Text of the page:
Epiphany, which we celebrated today has been traditionally celebrated on January 6 by the Roman Catholic Church in the West. On the following Sunday the Commemoration of the Baptism of the Lord is observed. The two are closely related because they both are epiphanies, which comes from the Greek and means made manifest, usually made manifest as divine.
Both feasts celebrate the manifestation of Jesus as God’s Son and Messiah and at one time they were both celebrated on the same day, a custom still maintained by the Armenian Church. Celebration of the Epiphany as a feast commemorating the entire Christmas cycle is a very ancient custom, probably before Christmas became a separate feast. St. Luke tells of the divinity of Jesus being manifested to the gentile world in the persons of the wise men.
The Feast of the Baptism of the Lord recalls His divinity and messiahship being manifested and revealed to the Jewish world, when at His baptism by John the Baptist “a voice came from the heavens, saying, ‘This is my beloved Son, with whom I am well pleased’.”(Matt 3:17) The Baptism of the Lord has always been a major feast in the Eastern Catholic and Orthodox Churches, but it was not instituted as a separate feast by the Catholic Church until 1955.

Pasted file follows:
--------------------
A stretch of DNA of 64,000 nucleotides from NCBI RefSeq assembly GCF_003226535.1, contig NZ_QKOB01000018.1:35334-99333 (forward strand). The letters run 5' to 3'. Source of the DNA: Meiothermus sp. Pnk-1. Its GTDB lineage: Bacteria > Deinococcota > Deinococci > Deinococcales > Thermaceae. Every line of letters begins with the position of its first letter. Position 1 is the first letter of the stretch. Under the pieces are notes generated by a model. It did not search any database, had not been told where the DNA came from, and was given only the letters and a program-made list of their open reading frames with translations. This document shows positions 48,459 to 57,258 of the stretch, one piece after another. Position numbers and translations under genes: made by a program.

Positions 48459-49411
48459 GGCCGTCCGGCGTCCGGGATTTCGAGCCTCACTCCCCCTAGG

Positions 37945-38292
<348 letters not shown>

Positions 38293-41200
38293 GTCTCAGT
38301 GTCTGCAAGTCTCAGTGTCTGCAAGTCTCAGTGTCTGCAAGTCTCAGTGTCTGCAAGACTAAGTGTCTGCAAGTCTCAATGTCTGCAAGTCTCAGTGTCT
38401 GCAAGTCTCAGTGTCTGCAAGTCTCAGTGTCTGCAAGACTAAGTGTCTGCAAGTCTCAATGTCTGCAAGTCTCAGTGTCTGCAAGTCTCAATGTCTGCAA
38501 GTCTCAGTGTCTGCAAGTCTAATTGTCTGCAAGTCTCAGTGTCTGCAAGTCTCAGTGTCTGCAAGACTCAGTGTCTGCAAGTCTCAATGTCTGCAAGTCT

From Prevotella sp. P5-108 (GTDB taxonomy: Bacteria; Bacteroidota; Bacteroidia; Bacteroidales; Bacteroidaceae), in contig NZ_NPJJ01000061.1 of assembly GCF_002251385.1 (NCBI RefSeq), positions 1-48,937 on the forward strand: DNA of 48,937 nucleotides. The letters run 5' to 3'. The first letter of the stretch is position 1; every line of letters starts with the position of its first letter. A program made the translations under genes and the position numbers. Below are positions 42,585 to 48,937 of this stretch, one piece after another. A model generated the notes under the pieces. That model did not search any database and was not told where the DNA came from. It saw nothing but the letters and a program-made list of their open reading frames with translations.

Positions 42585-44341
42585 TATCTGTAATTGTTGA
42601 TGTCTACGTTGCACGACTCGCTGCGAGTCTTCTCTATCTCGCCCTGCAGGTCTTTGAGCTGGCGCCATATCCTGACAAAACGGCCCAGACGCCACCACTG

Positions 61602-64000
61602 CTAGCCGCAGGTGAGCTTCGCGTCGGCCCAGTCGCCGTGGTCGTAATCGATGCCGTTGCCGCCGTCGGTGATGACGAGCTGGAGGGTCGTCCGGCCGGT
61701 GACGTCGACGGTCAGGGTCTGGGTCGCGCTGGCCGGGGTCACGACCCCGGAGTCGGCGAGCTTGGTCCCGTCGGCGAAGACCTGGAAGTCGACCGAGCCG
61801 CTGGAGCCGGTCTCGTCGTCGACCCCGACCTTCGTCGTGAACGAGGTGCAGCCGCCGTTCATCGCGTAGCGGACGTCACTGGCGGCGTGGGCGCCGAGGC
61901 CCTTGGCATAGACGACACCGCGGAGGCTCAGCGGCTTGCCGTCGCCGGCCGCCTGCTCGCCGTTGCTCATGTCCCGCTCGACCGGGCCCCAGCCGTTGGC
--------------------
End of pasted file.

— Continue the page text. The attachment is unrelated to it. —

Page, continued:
Manifestations of Jesus’ Divinity and messiahship exist today in the Church through the witness of individual Christians whose discipleship manifests to the world the continuing presence of Jesus’ healing and forgiving love. I believe this is what Pope Francis is trying to do; make the Church a shining light that reveals Jesus’ continuing presence in the world.
In a general audience last November Pope Francis reminded us that: “To be holy it is not necessary to be bishops, priests or religious. … We are all called to be holy! … It is by offering one’s own Christian witness in our everyday occupations that we are called to become holy; and each person in the condition and in the state of life in which he finds himself: consecrated persons, married couples, unmarried baptized persons, parents, grandparents, catechists, educators and volunteers…. Every state of life leads to sanctity, if lived in communion with the Lord and in the service of one’s brethren.”
Each of us is called to be an epiphany by witnessing Jesus’ compassion and mercy in our daily lives.
Image Credit: ‘Adoration of the Magi’ by Andrea Mantegna (Getty Open Content Program)